Historically, licences in relation to intellectual property rights in Australia were shielded from the full force of competition law due to a limited exemption contained in section 51(3) of the Competition and Consumer Act 2010 (Cth).
Repeal of this section came into effect on 13 September 2019, with the result that from that date, competition law applies to intellectual property rights (and licences) in the same way that it applies to other conduct. To date, there have been very few examples where the ACCC has been asked to provide an authorisation of an IP licence.
Recently, the ACCC released a draft determination in respect of an application for authorisation of an intellectual property settlement and licence agreement lodged by Juno Pharmaceuticals Pty Ltd (Juno) and Natco Pharma Ltd (Natco), on one hand, and Celgene Corporation and Celgene Pty Ltd (Celgene) on the other.
The application for authorisation arose from the proposed settlement of patent litigation between the parties in relation to a number of patents owned by Celgene that cover Revlimid® (lenalidomide) and Pomalyst® (pomalidomide). On 9 November 2020, Juno/Natco commenced proceedings against Celgene seeking revocation of the relevant patents. The parties proposed a settlement of the proceedings, which included entering into a licence agreement under which Celgene would grant licences to Juno/Natco to supply generic versions of the patented pharmaceuticals from a specified launch date that obviously predated expiry of the patents. In turn, Juno/Natco agreed not to contest the validity of the patents or launch their generic products before that agreed date.
Historically, licence terms for intellectual property have contained clauses of this type and the parties in this case may have expected the ACCC to approve their request. This would likely have been on the basis that because a patent rights holder has power to stop all competitors from entering the market prior to expiry of the patent, any licence allowing exploitation of the patent before expiry could be seen as increasing competition.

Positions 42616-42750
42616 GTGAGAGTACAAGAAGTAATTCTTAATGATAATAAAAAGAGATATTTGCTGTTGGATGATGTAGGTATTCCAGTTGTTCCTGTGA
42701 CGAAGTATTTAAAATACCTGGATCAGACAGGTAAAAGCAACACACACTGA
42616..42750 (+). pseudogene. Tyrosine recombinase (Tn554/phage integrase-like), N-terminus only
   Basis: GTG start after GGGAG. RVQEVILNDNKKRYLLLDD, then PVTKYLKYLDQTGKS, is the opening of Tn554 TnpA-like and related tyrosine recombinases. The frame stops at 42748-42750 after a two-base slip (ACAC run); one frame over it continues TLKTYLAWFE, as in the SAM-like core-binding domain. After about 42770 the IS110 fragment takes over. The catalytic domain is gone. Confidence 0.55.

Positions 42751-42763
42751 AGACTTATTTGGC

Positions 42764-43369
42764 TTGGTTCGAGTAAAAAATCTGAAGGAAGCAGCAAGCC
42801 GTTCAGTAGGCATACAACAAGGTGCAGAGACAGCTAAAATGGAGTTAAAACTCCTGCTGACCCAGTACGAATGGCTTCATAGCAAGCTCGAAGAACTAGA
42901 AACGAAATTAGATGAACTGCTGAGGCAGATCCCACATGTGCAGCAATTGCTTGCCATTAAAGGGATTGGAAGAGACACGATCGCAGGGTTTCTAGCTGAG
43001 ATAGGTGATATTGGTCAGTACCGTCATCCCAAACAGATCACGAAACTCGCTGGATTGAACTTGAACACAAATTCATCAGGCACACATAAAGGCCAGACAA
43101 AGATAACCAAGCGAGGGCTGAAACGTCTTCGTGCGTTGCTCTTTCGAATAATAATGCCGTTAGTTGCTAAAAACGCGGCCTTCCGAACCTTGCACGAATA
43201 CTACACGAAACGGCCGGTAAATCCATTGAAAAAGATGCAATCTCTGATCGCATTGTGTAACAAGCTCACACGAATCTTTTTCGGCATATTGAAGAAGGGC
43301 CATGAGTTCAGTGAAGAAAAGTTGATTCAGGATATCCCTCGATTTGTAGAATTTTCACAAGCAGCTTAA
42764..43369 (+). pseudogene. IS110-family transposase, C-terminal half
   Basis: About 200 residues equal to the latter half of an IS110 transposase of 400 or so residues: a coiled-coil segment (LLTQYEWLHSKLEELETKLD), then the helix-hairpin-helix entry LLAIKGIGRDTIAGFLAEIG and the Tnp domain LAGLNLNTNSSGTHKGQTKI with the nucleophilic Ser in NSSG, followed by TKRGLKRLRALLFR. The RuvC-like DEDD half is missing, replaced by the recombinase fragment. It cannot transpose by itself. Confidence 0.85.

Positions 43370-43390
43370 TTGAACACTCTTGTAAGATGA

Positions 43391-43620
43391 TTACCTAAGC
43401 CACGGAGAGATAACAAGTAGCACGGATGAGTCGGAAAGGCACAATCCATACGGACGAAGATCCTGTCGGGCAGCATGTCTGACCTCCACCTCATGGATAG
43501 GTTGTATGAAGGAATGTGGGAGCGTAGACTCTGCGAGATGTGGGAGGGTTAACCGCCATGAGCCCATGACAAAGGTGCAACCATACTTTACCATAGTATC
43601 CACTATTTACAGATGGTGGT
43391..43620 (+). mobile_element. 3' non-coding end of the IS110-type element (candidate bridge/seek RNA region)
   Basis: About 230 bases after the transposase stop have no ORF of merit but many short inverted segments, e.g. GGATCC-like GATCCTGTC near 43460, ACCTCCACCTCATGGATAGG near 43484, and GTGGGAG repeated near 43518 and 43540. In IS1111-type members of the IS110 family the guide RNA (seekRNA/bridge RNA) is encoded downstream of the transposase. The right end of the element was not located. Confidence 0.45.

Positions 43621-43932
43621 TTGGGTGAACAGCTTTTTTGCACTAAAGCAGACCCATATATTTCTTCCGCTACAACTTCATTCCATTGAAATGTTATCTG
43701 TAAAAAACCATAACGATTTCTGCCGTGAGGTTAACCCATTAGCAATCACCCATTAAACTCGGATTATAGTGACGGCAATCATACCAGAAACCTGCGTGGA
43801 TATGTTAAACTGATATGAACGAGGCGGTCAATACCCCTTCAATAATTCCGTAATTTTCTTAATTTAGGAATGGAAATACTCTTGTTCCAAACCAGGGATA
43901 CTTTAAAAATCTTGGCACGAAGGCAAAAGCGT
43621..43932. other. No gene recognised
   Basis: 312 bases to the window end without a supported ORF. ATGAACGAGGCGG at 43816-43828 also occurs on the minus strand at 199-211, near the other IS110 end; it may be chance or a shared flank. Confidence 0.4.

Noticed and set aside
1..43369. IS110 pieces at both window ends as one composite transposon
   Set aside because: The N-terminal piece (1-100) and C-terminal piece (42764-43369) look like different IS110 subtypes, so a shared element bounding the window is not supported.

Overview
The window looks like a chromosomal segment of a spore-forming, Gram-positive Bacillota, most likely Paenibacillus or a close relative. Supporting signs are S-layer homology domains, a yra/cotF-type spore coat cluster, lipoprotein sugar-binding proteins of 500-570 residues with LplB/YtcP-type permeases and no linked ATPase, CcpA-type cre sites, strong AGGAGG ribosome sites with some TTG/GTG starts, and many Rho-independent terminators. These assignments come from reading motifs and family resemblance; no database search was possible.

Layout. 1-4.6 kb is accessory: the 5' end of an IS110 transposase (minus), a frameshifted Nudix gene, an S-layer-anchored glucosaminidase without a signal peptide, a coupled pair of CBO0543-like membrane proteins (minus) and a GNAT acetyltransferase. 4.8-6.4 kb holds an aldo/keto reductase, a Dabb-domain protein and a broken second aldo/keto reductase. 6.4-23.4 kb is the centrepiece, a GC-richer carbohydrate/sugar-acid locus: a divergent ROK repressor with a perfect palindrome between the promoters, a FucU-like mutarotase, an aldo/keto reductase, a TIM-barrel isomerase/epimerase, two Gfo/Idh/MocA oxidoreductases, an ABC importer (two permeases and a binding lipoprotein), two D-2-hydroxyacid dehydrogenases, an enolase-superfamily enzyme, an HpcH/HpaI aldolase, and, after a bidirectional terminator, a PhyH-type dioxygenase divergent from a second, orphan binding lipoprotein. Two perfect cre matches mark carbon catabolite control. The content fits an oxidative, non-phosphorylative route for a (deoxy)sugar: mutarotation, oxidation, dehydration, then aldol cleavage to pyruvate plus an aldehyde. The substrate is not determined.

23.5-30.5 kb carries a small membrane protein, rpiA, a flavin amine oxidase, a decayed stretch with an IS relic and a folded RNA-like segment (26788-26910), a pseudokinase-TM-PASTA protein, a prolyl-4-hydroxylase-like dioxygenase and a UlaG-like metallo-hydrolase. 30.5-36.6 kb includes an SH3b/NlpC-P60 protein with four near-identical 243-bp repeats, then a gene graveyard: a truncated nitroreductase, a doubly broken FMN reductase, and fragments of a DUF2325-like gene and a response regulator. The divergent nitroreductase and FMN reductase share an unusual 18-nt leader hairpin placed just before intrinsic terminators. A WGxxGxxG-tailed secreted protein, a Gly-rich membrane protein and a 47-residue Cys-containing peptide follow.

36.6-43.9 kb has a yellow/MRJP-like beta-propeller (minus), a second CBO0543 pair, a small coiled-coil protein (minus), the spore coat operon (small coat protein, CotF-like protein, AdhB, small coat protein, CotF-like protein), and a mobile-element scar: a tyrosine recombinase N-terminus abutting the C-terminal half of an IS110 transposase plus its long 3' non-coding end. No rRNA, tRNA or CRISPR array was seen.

In applying the authorisation test, the ACCC compares the likely future both with and without the proposed conduct that is the subject of the authorisation.
In the present case, the parties submitted that the licence provided clear and substantial benefits, in that without the licence, entry of generic versions of lenalidomide and pomalidomide by Juno/Natco would be delayed. Unfortunately, whilst this may have been true, the ACCC placed weight on the effect of the licence on the potential activities of other competitors. In particular, the ACCC appeared to give great weight to the impact of the licence giving Juno/Natco “first mover” advantage, which was seen as a potential deterrent to other companies seeking to launch a generic version of the drugs. Thus, the licence was seen as replacing competitive tension among current or future generic manufacturers who may be looking to enter the market.
As a result of their analysis, the ACCC intends to deny authorisation to the proposed settlement and licence agreement. This represents a clear sign on the part of the ACCC of their willingness to impose competition law onto IP licences and in light of this development, it is therefore recommended that parties obtain advice prior to entering into any licence agreement.